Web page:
Newsletters and Articles
Saintly Scientists: Reflection on St. Albert the Great by Br. Emmanuel Taylor, OP
St. Albert the Great blazed a path to God through the natural sciences. Now, -whether a professional scientist, a more casual bird-watcher, or one who simply enjoys watching nature shows- you too can be a saint. Conducting scientific investigation can lead you to God if you follow the example of Albert. If you follow this pedagogy you will be a saintly scientist.
The first step of a saintly scientist is to see. The Dominican historian Simon Tugwell describes Albert as “an inveterate looker at things”¹. St. Albert was a great scientist because he delighted in looking at things. To learn to see things is the first step of a saintly scientist.
St. Albert found time to explore the natural sciences even though he had other jobs. He had official positions in the Church: he was Provincial of the Order of Preachers and he was Bishop in Regensburg, Germany. However, these official duties did not stop him from looking at things. As he would travel on business he would visit mines, “going far out of his way to do so, because of his interest in mineralogy”². He incorporated into his busy life this habit of seeing things.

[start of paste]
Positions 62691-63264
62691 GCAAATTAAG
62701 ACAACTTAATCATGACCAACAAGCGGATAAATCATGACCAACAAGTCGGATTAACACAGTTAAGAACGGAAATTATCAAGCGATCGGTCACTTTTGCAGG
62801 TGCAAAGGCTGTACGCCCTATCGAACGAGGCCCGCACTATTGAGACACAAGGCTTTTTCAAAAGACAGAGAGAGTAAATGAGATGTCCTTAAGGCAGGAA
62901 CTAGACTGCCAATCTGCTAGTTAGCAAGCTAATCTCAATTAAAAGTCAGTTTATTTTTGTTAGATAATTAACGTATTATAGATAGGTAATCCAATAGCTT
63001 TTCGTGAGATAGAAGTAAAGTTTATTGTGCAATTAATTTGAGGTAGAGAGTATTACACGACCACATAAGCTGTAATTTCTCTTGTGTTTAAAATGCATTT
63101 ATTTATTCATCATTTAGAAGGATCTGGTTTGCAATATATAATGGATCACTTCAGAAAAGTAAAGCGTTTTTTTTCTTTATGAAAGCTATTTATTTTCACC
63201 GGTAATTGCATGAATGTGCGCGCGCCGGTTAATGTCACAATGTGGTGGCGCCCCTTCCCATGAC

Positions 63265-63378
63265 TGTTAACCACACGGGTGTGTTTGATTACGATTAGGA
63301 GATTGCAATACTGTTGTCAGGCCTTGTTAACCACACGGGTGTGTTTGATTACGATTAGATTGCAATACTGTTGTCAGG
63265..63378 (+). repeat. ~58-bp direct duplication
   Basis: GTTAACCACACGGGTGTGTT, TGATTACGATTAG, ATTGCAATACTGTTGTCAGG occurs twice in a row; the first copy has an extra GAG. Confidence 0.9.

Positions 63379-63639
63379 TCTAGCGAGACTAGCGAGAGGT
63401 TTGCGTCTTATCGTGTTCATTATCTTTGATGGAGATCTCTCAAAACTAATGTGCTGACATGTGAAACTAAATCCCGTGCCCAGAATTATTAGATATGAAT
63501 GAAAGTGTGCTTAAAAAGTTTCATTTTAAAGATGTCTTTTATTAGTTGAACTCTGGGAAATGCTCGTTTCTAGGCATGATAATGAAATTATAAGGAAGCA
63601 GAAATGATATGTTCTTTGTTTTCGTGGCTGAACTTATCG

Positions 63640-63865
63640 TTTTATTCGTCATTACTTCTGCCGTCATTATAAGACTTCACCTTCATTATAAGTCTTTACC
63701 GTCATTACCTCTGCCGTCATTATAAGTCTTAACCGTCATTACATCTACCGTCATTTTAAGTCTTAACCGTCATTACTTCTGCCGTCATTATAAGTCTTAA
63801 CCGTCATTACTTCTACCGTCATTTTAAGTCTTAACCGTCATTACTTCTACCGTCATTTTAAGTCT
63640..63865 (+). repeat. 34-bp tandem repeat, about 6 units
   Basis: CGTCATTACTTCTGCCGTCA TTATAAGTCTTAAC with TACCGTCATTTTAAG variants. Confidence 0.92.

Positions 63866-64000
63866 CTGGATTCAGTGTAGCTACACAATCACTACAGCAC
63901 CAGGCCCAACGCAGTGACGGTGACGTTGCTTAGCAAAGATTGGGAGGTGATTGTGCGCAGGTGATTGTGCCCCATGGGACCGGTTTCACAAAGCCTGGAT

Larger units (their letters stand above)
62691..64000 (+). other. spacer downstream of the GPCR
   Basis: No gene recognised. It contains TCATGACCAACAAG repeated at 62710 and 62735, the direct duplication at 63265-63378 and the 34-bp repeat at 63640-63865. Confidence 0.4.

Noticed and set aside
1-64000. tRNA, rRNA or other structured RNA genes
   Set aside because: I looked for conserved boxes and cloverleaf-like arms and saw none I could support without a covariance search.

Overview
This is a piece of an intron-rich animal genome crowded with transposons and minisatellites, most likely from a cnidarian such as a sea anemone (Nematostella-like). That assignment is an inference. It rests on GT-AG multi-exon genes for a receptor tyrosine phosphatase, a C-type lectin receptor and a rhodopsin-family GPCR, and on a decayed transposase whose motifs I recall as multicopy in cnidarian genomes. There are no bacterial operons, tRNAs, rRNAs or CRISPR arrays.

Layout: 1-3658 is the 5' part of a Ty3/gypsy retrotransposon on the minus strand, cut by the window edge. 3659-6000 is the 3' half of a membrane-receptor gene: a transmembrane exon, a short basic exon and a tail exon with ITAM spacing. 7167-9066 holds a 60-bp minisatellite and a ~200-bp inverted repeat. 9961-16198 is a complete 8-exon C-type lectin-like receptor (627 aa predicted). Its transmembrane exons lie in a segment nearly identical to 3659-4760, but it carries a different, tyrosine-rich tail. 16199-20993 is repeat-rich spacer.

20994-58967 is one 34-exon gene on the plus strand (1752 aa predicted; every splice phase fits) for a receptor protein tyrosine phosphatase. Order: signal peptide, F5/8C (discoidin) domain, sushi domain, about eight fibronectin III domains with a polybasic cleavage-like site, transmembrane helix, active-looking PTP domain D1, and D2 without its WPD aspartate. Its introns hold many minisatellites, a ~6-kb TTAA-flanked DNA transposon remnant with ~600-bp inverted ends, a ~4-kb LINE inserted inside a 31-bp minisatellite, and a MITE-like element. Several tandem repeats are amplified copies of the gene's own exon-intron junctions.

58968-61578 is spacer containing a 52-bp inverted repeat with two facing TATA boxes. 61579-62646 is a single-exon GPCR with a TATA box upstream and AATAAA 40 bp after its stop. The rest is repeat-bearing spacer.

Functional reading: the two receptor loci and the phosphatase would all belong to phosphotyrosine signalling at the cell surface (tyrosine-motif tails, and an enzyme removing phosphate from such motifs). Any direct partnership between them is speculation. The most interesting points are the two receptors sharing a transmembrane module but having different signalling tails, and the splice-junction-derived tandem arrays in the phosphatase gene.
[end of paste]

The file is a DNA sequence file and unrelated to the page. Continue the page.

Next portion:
From seeing things, the next step is to understand. “The natural scientist seeks to understand the cause of all these things,” writes St. Albert in his book On Minerals (III 1.10). This means that it is not enough simply to see things. To be a saintly scientist you must also wonder about their cause.
St. Albert sought understanding across many areas of science. He loved not only geology, but also biology. He studied animals of many varieties in their natural habitats. He also kept some animals, including snakes and even a “puppy with one white eye and one black eye.”³
Finally, to be a saintly scientist requires not only seeing and understanding nature but also seeing and understanding God. In addition to his scientific enquiries, Albert sought to see and understand God. From Scripture he developed his vision of God. This ability to “see” God is called contemplative prayer--it can just as easily be called contemplative vision. It is because St. Albert the Great combined his natural vision with spiritual vision that he proclaims with delight: “The whole world is theology for us, because the heavens proclaim the glory of God”4. Albert shows us that the study of nature can bring us to God. Let us follow his example and, be saintly scientists who proclaim the glory of God.